- 30 -compensated for time given to this study; however, as a gesture of appreciation, allparticipants were offered refreshments at the conclusion of the discussion.The Focus Group Discussion GuideThe FGD guide consisted of six sections. For a copy of the focus groupdiscussion guide see Appendix A. The first section of the guide was an introduction to thefocus group describing the purpose of the study. The second was a community mappingactivity with ten landmarks that participants were asked to draw, allowing participants todescribe their communities to the researcher. For six out of eight focus groups,participants did not feel comfortable actually drawing a community map, so the questionsthat were intended to be answered in the form of a community map, were simply asked,and discussed in conversation. Because community maps were not completed in everyfocus group, no data from them was analyzed.Next was a free listing activity with four questions. Free listing questions included―What are the ways in which someone in your community can get cholera,‖ and ―Whatcan people to do to prevent getting cholera?‖ During the free listing activity, participantswere able to call out the first answer that came to their minds. This activity was designedto reveal participants unfettered level of cholera knowledge.The fourth section of the guide contained seven key questions. Key questionsincluded, ―Why do Haitians come to live in this community,‖ and ―How has yourcommunity changed since cholera came here?‖ These questions were designed to assesscommunity perceptions of Haitian migration, and cholera risk factors. Questions such as―How do Dominicans see Haitians,‖ and ―Do you ever experience discrimination?‖ wereasked to evoke any experiences of discrimination that Haitian migrants might have had.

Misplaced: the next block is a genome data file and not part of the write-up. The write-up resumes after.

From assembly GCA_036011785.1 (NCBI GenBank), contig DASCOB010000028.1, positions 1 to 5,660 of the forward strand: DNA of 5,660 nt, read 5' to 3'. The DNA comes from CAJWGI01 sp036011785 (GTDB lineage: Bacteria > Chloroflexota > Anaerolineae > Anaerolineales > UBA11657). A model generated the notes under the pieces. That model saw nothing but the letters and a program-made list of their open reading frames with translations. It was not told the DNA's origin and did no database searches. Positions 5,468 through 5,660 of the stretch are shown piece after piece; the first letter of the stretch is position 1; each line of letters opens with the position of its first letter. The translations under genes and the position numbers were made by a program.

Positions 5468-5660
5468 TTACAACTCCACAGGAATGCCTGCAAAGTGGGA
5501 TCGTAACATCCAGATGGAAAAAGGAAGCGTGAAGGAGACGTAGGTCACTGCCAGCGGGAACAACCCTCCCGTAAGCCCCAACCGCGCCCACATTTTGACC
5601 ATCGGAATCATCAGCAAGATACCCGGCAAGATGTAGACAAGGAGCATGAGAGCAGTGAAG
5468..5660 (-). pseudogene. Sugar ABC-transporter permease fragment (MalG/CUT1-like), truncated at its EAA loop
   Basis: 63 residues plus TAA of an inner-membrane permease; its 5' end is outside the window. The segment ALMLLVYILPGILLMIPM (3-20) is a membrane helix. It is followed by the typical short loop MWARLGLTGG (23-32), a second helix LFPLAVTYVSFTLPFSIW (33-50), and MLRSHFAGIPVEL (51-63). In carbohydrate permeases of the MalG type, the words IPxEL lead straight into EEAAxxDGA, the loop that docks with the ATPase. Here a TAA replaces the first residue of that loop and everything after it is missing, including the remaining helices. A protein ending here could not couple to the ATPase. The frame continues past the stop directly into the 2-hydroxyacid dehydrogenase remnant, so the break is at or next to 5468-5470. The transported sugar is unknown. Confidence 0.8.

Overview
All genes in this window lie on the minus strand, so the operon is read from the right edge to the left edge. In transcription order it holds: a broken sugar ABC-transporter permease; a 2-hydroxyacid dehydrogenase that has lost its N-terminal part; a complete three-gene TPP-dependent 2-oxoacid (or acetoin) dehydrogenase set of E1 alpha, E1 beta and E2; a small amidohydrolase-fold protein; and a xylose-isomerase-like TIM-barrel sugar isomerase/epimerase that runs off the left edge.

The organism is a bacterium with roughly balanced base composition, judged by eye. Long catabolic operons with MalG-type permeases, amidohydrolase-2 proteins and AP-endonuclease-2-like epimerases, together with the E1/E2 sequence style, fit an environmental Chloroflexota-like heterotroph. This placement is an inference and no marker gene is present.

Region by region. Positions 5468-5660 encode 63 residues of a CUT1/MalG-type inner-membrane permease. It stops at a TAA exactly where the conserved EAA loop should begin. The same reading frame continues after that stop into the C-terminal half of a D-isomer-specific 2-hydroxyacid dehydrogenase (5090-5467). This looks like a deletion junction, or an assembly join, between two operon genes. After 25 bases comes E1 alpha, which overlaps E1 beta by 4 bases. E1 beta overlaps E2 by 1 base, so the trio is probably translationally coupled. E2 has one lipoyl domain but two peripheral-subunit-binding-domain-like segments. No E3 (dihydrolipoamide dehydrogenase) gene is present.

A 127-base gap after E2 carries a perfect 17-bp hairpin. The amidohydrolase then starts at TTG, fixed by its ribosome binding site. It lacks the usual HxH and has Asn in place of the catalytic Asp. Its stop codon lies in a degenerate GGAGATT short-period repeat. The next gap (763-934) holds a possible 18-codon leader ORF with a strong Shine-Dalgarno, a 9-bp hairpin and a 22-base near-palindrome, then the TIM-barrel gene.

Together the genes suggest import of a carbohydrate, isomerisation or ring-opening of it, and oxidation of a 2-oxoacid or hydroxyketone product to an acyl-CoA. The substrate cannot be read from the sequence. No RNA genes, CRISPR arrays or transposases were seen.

- 31 -The fifth section was composed of two closing questions summarizing thediscussion, and the sixth was a conclusion, thanking participants for their input, andasking for any final questions. The focus group guide was designed to be completed in anhour.The focus group discussion guide was piloted in Las Mercedes, an urbancommunity, and Los Limones, a rural community. After piloting, the guide was changedto remove English colloquialisms, and better reflect meanings in Spanish and Kreyol. Forexample, ―How do Dominicans and Haitians get along,‖ when translated, was changed to―How do Haitians see Dominicans,‖ and ―How do Dominicans see Haitians?‖ Afterpiloting, the discussion guide, the previously mentioned free listing activity was includedin order to evoke participants‘ first thoughts on cholera and sanitation issues. Also, theguide was shortened from 25 questions to a total of 17.Data Collection ProcessResearch AssistantsThree members of the research team were present for each focus group. Eachdiscussion was digitally recorded, while one research assistant served as moderator, andone research assistant served as a note taker and translator for the researcher. Eachresearch assistant remained in their role of moderator or note taker for the duration of thedata collection process. All research assistants conducted FGDs in their native languageof either Spanish or Kreyol. Haitian research assistants were male, and Dominicanresearch assistants were female. This gender distribution was coincidental, and it isunknown if the gender of the research assistants influenced the responses shared duringfocus groups.